Do-It-Yourself Flood Prevention

Do-It-Yourself Flood Prevention

With all the snow and ice we had last week across the southeast, it seemed like everyone was talking again about the possibility of flooding here in Middle Tennessee. Anyone who has lived here five years or longer certainly has vivid memories of the May 2010 flood, which saw much of Nashville and the surrounding area under several feet of water. While the threat of something similar happening again anytime soon is pretty low (the 2010 flood was a 1000-year flood, meaning water levels that high are only likely to be seen once every thousand years, or that it has a 0.1% chance of happening in any given year), even the threat of high water prompts a worried reaction from most Nashvillians. Just this week, the Mayor’s Office released its long-term plan for protecting downtown from flooding, with the installation of additional flood walls and a pumping station set to happen in coming years. With all that in mind, here are a few things you can do at home to help ease flooding issues, no matter where you live!

1. Plant Trees

In the event of heavy rain, the banks of local creeks and rivers are often the most vulnerable places to flood damage, as they are the first places to bear the brunt of high water levels. Planting trees with strong root systems along waterways helps to prevent erosion and keep rivers and streams from widening during heavy rains. Though erosion is usually gradual, banks can erode very quickly in the event of severe flooding, causing significant damage to nearby property and creating a major threat for adjacent homes and businesses. Even if you don’t live near a waterway, planting a few trees still helps to mitigate flooding risks, as a thick tree canopy works to absorb rainfall and slow the flow of rain water into rivers and streams. Basically, you can’t go wrong planting a tree, so get out there and do it!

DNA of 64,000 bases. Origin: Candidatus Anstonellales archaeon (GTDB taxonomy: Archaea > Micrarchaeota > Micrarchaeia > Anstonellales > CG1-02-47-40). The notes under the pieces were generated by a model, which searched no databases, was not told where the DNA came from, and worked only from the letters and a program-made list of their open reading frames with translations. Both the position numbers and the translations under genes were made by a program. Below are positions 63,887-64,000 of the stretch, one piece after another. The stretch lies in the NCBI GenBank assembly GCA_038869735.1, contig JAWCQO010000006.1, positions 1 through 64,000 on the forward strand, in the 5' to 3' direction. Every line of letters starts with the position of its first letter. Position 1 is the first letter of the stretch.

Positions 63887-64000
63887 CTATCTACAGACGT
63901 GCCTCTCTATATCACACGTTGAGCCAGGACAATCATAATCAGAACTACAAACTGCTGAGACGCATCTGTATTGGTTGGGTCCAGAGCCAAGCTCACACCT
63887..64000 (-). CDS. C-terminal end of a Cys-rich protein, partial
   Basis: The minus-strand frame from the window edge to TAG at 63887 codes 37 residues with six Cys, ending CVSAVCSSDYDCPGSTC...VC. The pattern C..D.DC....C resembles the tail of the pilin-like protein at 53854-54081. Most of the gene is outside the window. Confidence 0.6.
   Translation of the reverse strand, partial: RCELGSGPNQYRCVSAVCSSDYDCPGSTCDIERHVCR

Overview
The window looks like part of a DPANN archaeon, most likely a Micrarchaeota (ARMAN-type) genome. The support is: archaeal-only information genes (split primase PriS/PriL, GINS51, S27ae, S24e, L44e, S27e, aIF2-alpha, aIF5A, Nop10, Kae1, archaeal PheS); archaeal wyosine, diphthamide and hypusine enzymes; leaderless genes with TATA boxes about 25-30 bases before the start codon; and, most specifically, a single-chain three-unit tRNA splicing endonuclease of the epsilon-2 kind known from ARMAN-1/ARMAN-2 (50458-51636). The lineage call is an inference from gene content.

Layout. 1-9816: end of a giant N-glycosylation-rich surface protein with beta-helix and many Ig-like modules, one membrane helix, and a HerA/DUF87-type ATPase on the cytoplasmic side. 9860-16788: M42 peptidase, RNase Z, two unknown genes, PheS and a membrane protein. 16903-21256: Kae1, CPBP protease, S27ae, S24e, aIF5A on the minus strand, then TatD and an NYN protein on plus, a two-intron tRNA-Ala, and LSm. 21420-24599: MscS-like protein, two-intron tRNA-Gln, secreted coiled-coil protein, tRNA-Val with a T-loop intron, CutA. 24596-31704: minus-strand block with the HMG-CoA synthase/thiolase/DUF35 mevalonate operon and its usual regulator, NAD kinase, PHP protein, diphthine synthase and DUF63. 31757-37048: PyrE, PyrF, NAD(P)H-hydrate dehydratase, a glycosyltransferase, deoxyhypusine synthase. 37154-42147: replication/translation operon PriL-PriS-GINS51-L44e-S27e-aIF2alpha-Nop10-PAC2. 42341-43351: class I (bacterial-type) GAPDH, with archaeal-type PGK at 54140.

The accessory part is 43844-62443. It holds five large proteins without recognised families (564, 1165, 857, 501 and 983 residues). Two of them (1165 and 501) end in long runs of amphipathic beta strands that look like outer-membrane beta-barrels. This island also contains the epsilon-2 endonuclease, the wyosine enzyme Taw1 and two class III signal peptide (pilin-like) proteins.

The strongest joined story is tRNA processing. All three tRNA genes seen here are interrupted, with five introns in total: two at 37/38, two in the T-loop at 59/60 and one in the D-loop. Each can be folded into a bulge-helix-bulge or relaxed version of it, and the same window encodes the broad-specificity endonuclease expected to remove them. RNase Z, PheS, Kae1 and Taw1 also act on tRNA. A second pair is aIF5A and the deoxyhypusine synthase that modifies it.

River Swale bank erosion
Planting trees can help prevent erosion like this along river banks. (via soil-net.com)

2. Install Rain Barrels

You may not know it, but Nashville is actually one of the rainiest cities in the United States, seeing more than 47 inches of rainfall in an average year, good for 10th on the list. If you’ve got a rain barrel (or two, or three, or…), then you don’t have to let all this perfectly good water go to waste! An inch of rainfall on 1000 square feet of rooftop produces roughly 600 gallons of water, and if you have a way to collect some of this water, you can use it around the house as you need it. Rain barrels most commonly come in 55-gallon sizes and can be placed below any gutter to collect runoff from your home. They’re pretty easy to install, and once you’ve got one set up, all you need to do is attach a garden hose to your barrel at any time to utilize the water you’ve collected to water your plants, wash your car, and more. Barrels can often be found on Craigslist, and can also be bought from our friends at the Cumberland River Compact, allowing you to support a good cause while you save some money on your water bill as well! If you’re the creative type, you can get crafty with your rain barrel and decorate it to make it double as nice piece of art for your yard. With spring rains just around the corner, there’s no better time to invest in a rain barrel!

GE DIGITAL CAMERA
A decorated rain barrel featuring some flamingos! Note the spout at the bottom left where you can attach a garden hose. (via galleryhip.com)

3. Create a Rain Garden

If you’ve got a real green thumb, then planting your own rain garden is a great way to prevent excess water runoff while also beautifying your yard. According to the Rain Garden Network, a rain garden is a “shallow depression that is planted with deep-rooted native plants and grasses.” These gardens can vary in size, shape and plant life, but should be placed near runoff sources like downspouts or large paved areas to have the greatest overall impact. Because rain gardens are sunk into the ground, they act as natural collection places for water during heavy rains, preventing that water from flowing into storm drains and local waterways, which can occasionally be overwhelmed during especially large downpours. By limiting the amount of runoff flowing down roadways and into storm drains, rain gardens also keep rain water cleaner, as this runoff often comes into contact with gasoline, oil, and other contaminants as it flows over paved surfaces. These gardens can be great landscaping features for your yard and are great educational tools as well!

How-Rain-Garden-works4
(via watershedcouncil.org)

Lucky for you, we’ve got a handful of opportunities coming up for you to learn more about rainwater and to do your part to protect Nashville from future flood damage! On Wednesday, March 4th, we’re partnering with Urban Green Lab and the Cumberland River Compact to host a rain barrel workshop, and we’ve also got local tree plantings coming up with both the Harpeth River Watershed Association (on March 14th) and Hands On Nashville (on March 21st). See y’all there!

– Matt (Team Green’s Event Coordinator)

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